Sparrow had four postal outlets. In March he closed his lowest-grossing unit, which was doing a relatively modest $150,000 in sales annually.

“Canada Post is trying to maintain their revenue by taking it out of my pocket,” he says.

Among other retailers that have given up Canada Post franchises is Canada Safeway Ltd., which this year closed all 12 of the postal outlets the Western Canada grocery chain had been operating.

Calls requesting comment from the federal minister responsible for Canada Post, Public Works and Government Services Minister Alfonso Gagliano, were referred back to Canada Post.

Canada Post is the country’s 50th-largest corporation and Canada’s largest franchise operation. The agency began franchising its outlets in 1988. In the 1998-99 fiscal year, the corporation posted a profit of $50 million on $5.3 billion in revenue. That was the fourth consecutive year of profits for the corporation, which has made money in seven of the last 10 fiscal years.

In an expression of “core values” on the agency’s Web site (www.canadapost.ca), Canada Post says: “As a Federal Crown Corporation, we must be fair, transparent and accountable in all our dealings with our customers, employees, unions, governments, suppliers, contractors and competitors.”

That list of stakeholders does not mention franchisees, however.

Postal-outlet owners have organized the Association of Postal Franchisees, which at one point claimed to represent as many as 1,200 franchisees. The aim of the association was to lobby Canada Post and Ottawa to forestall the commission change, but the association says it had little success.

Canada Post’s response in general has been “to meet with individual owners rather than the (franchisee) association,” says Eda Irwin, the corporation’s manager of communications.

“We held extensive consultations across the country and offered to meet with all our partners.”

But franchisees complain there was never an opportunity for input.

“It’s their way or the highway,” says one franchisee, who asked not to be named.

Postal franchisees in British Columbia picketed government offices in January, protesting the new commission structure.

Problems faced by Canada Post franchisees reflect broader dissatisfaction within the franchising field that prompted the Ontario government to introduce legislation. Last year, the province tabled a bill that would protect the rights of franchise owners to form associations without fear of reprisals from the franchisors.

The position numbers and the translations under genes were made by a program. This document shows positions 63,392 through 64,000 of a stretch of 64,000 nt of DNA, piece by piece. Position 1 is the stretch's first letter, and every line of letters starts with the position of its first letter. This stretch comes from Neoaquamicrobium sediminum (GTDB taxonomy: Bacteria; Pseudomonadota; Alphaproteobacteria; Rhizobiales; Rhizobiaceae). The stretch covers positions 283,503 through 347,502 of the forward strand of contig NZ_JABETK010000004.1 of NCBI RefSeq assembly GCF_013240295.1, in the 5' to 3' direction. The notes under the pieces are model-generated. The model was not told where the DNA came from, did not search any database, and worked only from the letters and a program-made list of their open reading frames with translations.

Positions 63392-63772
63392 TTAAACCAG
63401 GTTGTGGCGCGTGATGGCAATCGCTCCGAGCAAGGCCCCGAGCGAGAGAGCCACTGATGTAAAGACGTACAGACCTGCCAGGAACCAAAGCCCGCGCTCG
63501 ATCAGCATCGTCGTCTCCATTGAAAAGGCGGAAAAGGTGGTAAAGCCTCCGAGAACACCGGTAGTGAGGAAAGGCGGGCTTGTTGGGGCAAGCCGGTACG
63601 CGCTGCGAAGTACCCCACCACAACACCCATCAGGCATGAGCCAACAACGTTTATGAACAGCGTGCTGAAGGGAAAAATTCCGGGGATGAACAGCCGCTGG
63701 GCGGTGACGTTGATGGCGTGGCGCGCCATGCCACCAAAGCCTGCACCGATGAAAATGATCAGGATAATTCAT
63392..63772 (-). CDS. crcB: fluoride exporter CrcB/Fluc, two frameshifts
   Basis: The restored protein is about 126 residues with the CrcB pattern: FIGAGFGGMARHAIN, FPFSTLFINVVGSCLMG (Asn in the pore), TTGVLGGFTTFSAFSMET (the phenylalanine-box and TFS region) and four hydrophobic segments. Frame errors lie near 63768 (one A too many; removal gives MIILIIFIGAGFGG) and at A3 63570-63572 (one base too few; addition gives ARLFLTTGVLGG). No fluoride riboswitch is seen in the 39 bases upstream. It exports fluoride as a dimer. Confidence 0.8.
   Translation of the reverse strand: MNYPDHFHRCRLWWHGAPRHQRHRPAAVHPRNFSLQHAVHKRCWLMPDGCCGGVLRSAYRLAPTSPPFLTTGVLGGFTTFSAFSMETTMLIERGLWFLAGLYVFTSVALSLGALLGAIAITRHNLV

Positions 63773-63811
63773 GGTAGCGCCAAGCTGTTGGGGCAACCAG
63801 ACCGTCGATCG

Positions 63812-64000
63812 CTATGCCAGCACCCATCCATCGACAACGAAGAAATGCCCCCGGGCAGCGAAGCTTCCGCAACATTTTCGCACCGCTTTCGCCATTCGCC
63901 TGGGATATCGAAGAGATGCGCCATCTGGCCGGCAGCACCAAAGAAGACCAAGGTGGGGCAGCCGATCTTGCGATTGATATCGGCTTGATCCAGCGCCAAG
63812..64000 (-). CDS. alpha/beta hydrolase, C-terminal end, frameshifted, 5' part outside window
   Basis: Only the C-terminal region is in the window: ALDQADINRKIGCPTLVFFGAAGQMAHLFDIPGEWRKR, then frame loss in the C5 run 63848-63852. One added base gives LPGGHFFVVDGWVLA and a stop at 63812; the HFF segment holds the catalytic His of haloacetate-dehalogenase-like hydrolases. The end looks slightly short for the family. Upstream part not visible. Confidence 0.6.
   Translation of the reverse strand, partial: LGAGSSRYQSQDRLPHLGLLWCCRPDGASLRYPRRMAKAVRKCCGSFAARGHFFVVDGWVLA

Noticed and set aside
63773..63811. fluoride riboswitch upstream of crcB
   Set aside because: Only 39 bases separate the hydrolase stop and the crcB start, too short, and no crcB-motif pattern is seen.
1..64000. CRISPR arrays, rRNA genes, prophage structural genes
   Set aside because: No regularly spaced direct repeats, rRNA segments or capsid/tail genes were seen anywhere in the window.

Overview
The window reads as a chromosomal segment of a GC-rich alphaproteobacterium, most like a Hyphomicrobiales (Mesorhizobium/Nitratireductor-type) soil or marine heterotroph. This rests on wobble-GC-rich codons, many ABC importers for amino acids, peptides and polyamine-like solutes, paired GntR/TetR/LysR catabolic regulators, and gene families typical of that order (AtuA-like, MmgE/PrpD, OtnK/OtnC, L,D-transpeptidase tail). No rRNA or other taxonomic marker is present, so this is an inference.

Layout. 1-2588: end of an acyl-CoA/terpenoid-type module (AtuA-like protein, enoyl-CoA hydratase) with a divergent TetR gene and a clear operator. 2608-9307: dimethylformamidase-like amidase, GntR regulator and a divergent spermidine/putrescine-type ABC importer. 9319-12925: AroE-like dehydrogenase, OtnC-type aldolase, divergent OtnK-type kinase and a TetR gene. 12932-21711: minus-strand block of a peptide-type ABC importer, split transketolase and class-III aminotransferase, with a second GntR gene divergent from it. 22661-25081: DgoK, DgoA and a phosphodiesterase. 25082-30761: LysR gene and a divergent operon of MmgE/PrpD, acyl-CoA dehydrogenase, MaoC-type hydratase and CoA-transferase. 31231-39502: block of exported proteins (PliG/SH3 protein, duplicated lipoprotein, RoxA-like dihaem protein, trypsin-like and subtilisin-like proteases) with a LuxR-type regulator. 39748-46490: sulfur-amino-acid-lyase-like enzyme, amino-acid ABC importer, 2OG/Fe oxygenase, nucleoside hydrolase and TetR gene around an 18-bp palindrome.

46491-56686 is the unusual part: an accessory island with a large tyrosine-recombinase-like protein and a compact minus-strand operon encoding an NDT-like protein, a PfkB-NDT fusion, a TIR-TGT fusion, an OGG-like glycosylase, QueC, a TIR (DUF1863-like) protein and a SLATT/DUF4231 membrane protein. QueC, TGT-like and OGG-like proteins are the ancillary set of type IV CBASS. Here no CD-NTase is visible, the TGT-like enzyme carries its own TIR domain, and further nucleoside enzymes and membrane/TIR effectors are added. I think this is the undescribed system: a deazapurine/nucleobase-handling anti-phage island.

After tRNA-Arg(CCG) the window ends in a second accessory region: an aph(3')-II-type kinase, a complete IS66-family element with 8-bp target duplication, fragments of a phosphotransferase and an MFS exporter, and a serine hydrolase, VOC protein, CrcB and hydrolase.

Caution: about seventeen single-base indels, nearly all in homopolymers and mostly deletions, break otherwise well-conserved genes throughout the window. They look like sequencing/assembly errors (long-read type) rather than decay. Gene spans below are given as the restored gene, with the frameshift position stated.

But the proposed rules, which also set out key, basic information about a franchise operation that must be given to a franchisee, did not proceed to a vote before the session closed.

Some critics of the bill said it was not sufficient. Tony Martin, MPP for Sault Ste. Marie and critic for small business in the New Democratic Party caucus, says the proposed requirement for financial disclosure doesn’t go far enough.

When you sign a franchise agreement, “you’re taking on a partner. You need full financial disclosure,” he says.

A common complaint among franchisees is that important information, such as how other franchises are doing, is withheld from prospective franchisees, who must then gamble that they’re being told the whole truth when they sign franchising agreements.

Martin also wants a mandatory dispute-resolution mechanism put into the legislation so franchise disputes do not invariably have to go to court. By the time a case proceeds to court, franchisees seldom have the financial resources to pursue claims, critics say.

Frequently, acrimonious disputes are settled out of court only on the condition that the terms of the settlements are kept completely confidential. In practice this may silence the most credible critics of the franchisor and permits unscrupulous franchisors to continue without public scrutiny, critics say.

According to Francon (Canada), a Toronto-based franchise-research company, Canada is the most heavily franchised country in the world. But unlike the United States, Australia and many other countries, Canada does not have widespread franchise legislation. To date only Alberta has enacted such legislation.

Fifty-six per cent of companies that sell franchises are based in Ontario. But even Ontario’s proposed franchise legislation as drafted specifically exempts crown corporations.

Meanwhile, at the empty postal counter Snowdon has a sign inviting his disappointed customers to call their MPs.